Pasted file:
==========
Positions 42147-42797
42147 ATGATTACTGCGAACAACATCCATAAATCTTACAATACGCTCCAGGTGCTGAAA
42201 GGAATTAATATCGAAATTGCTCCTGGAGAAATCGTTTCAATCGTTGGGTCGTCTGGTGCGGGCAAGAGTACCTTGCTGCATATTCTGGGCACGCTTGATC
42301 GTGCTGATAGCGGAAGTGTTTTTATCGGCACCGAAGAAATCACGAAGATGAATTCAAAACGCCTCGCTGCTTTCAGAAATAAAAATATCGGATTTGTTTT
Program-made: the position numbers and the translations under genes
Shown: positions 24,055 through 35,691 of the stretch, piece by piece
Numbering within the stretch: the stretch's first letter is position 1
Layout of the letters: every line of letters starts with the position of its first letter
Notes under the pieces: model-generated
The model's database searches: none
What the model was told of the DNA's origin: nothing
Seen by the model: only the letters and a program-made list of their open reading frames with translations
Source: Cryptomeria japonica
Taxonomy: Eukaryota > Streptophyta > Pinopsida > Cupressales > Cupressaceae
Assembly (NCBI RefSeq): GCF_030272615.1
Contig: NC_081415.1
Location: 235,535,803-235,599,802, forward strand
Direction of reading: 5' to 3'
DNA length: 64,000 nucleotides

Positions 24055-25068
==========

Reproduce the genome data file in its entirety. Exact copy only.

Positions 42147-42797
42147 ATGATTACTGCGAACAACATCCATAAATCTTACAATACGCTCCAGGTGCTGAAA
42201 GGAATTAATATCGAAATTGCTCCTGGAGAAATCGTTTCAATCGTTGGGTCGTCTGGTGCGGGCAAGAGTACCTTGCTGCATATTCTGGGCACGCTTGATC
42301 GTGCTGATAGCGGAAGTGTTTTTATCGGCACCGAAGAAATCACGAAGATGAATTCAAAACGCCTCGCTGCTTTCAGAAATAAAAATATCGGATTTGTTTT
Program-made: the position numbers and the translations under genes
Shown: positions 24,055 through 35,691 of the stretch, piece by piece
Numbering within the stretch: the stretch's first letter is position 1
Layout of the letters: every line of letters starts with the position of its first letter
Notes under the pieces: model-generated
The model's database searches: none
What the model was told of the DNA's origin: nothing
Seen by the model: only the letters and a program-made list of their open reading frames with translations
Source: Cryptomeria japonica
Taxonomy: Eukaryota > Streptophyta > Pinopsida > Cupressales > Cupressaceae
Assembly (NCBI RefSeq): GCF_030272615.1
Contig: NC_081415.1
Location: 235,535,803-235,599,802, forward strand
Direction of reading: 5' to 3'
DNA length: 64,000 nucleotides

Positions 24055-25068